Industry history helps success

There are no coincidences in life. In reality, there are merely periods where we just don’t see the connections between one event and another. But when I saw the recent story about IBM drastically cutting back on the number of retail outlets it will support in Canada – on the same day that an IBM4BIZ brochure about IBM’s online store was dropped in my mailbox – it was not hard to see the connection.

This was no coincidence. IBM obviously decided some time ago that it was going to phase out of the retail computer business in Canada – and the arrival of the brochure on the day that its retail cutbacks were made public was merely further evidence of the severe challenges that face manufacturers who want to be part of the Canadian computer distribution industry.

Those challenges befell Gateway last year when its distinctive “cow motif” Canadian retail stores were sent out to pasture. The overhead – in staff, retail space and required local advertising – appeared to have been too much for a company that was used to selling direct.

In a perverse way, however, all of this may be good news for long-time computer industry resellers and retailers. It may mean that the long-feared process of “dis-intermediation” – wherein manufacturers choose to deal directly with end users and drastically reduce the role of the channel – may be in the decline.

If, indeed, that turns out to be the case, it would be entirely in keeping with other technological evolutions in the past. In the late 1980s, for example, legions of people decided that they would become publishers largely because the advent of desktop publishing suddenly made the barriers to market entry far lower. Merely wanting to be publishers – and having the rudimentary tools needed to create publications – was not enough to allow many of these would-be magnates to survive.

What happened, of course, is while new magazines and newspapers flooded the market – many of them were poorly designed, ill-considered and did not have much of a strong financial plan behind them – and, as a result, will eventually be driven to extinction by market forces.

And the majority of the companies left standing were those with a long history in the industry. They had undoubtedly benefited from the bold experimentation of the new entrants – and then introduced the new technology themselves once they learned from the experience of the failed start-ups.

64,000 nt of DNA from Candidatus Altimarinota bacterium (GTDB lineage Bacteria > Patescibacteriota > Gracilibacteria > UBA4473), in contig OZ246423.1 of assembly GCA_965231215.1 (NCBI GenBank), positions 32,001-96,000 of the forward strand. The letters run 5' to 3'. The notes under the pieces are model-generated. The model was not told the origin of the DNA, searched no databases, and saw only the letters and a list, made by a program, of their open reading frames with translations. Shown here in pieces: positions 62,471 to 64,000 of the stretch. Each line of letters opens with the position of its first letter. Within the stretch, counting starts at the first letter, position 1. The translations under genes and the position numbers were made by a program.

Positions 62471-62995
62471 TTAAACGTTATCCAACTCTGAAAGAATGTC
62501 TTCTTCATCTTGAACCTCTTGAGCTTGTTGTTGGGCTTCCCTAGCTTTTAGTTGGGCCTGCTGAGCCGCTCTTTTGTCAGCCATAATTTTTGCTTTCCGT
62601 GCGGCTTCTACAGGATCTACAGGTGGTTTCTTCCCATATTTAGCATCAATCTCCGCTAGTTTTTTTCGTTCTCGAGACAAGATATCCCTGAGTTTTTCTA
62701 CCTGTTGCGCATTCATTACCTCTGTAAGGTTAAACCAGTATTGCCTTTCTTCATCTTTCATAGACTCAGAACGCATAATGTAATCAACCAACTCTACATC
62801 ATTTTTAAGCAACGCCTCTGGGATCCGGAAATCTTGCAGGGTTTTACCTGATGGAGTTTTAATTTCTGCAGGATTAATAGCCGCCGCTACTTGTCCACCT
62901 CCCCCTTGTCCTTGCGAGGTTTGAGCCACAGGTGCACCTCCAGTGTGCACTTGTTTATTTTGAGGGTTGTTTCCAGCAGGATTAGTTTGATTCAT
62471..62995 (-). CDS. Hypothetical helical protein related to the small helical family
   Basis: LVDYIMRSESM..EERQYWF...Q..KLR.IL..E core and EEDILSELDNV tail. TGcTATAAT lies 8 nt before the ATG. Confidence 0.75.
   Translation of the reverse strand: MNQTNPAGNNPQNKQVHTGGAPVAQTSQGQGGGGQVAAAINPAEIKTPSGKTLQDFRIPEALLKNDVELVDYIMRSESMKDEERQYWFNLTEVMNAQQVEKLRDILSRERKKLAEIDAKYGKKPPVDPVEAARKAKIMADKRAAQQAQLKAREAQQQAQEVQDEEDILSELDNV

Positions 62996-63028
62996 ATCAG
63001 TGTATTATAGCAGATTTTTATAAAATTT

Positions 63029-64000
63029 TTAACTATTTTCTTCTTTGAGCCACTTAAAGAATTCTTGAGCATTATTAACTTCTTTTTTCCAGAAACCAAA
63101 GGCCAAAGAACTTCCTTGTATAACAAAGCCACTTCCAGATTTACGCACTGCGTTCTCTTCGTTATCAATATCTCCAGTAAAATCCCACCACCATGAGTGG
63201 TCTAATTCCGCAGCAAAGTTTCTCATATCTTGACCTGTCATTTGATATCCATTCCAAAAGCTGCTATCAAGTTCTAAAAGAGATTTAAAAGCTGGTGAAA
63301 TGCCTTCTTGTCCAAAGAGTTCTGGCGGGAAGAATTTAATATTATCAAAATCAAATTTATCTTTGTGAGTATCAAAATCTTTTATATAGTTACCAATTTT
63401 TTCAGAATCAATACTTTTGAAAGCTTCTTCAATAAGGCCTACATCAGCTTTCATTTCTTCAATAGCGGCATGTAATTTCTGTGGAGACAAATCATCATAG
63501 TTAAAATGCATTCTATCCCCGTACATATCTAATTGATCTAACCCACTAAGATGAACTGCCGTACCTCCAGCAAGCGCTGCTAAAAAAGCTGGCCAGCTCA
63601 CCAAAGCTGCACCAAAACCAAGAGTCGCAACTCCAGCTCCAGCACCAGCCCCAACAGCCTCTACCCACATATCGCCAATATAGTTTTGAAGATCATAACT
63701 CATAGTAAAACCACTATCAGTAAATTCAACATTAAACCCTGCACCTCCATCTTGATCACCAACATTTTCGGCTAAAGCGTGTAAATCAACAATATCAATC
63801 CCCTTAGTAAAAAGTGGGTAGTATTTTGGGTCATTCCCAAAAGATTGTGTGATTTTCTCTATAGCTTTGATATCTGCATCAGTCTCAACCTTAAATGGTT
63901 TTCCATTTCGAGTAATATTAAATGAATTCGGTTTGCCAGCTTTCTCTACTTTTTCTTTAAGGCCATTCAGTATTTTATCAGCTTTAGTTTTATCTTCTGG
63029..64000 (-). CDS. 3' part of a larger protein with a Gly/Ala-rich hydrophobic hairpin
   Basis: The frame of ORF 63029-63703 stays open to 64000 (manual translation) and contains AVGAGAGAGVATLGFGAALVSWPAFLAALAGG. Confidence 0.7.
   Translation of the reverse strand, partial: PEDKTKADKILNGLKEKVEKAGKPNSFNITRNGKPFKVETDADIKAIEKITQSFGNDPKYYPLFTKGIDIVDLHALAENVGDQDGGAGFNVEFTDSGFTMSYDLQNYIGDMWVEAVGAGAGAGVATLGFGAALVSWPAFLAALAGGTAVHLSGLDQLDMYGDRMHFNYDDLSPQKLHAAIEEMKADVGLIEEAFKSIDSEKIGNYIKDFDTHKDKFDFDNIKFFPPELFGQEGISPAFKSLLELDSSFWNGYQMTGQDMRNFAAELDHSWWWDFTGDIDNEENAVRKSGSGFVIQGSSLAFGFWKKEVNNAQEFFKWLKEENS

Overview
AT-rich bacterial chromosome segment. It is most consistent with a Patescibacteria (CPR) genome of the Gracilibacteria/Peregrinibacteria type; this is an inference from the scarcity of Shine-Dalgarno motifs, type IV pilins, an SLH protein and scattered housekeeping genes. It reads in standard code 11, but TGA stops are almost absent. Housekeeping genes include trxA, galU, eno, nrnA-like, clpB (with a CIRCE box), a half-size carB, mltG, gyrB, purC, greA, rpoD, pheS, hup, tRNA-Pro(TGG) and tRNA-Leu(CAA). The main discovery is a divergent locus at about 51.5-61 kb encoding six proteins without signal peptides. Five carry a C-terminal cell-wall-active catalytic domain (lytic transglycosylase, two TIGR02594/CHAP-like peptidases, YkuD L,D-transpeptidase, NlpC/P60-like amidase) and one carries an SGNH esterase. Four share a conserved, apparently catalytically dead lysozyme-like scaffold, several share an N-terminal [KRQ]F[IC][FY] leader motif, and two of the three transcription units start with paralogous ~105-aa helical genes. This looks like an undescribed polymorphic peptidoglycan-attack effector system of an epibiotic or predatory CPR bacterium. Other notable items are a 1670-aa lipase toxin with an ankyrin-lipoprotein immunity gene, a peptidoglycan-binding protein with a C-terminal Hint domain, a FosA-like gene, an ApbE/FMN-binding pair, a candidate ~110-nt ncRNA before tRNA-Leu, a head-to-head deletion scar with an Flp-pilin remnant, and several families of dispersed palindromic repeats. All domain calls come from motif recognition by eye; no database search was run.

You could apply the lessons of that experience to what is happening on the Canadian channel landscape today. While it is fair to say that companies such as IBM and Gateway are not exactly start-ups and, in fact, IBM has enjoyed a retail presence in many markets for decades, they were both looking to dis-intermediate the existing channel to a lesser or greater extent.

The real news is that IBM has been required to stage something of a strategic retreat from “real world” retail operations. Alongside that retreat many of the hundreds of online electronics and computer retailers that sprang into life over the last four years have either been reduced to bare bones operations or gone under.

The message to long-time participants in the industry is clear: the strong and the experienced will survive. While the crazy prices, cut-throat competition and razor-thin margins undoubtedly made life difficult for a while, they were useful tools in re-educating customers in the notion that you get what you pay for. And if you are paying below-market prices for equipment, you’ll see a lower level of service and a lower chance of the company with which you are doing business being around when you need help.

Of course, there will still be some customers who don’t care about any of those issues. They just want the highest specification brand-name equipment at the lowest prices. And someone will always sell it to them.

But that’s kind of like saying that all investors should invest in high-risk penny stocks because a few wily and experienced market gurus have become rich by doing so. If you really, really know what you are doing, there is a chance you’ll strike it big.

For most people, however, the risks outweigh the potential profit of speculative investing and they keep their money in safer places (at least since the stock market “tech wreck” of 2000-2001). And so it is with strategic investments in technology hardware, software and services.

It is likely that many of the new entrants in the market have found it tough simply because people want to stay with names that they know, trust and understand – and they want to have choice. For those reasons, online stores from little-known entities – and even large, real-world stores from companies that don’t have a local retail history (with the possible exception of operations such as Wal-Mart) – have had a tough time.

Wheelwright is a freelance journalist, author, sometime broadcaster and interactive media industry executive. He most recently served as editorial director of StockHouse Media Corp.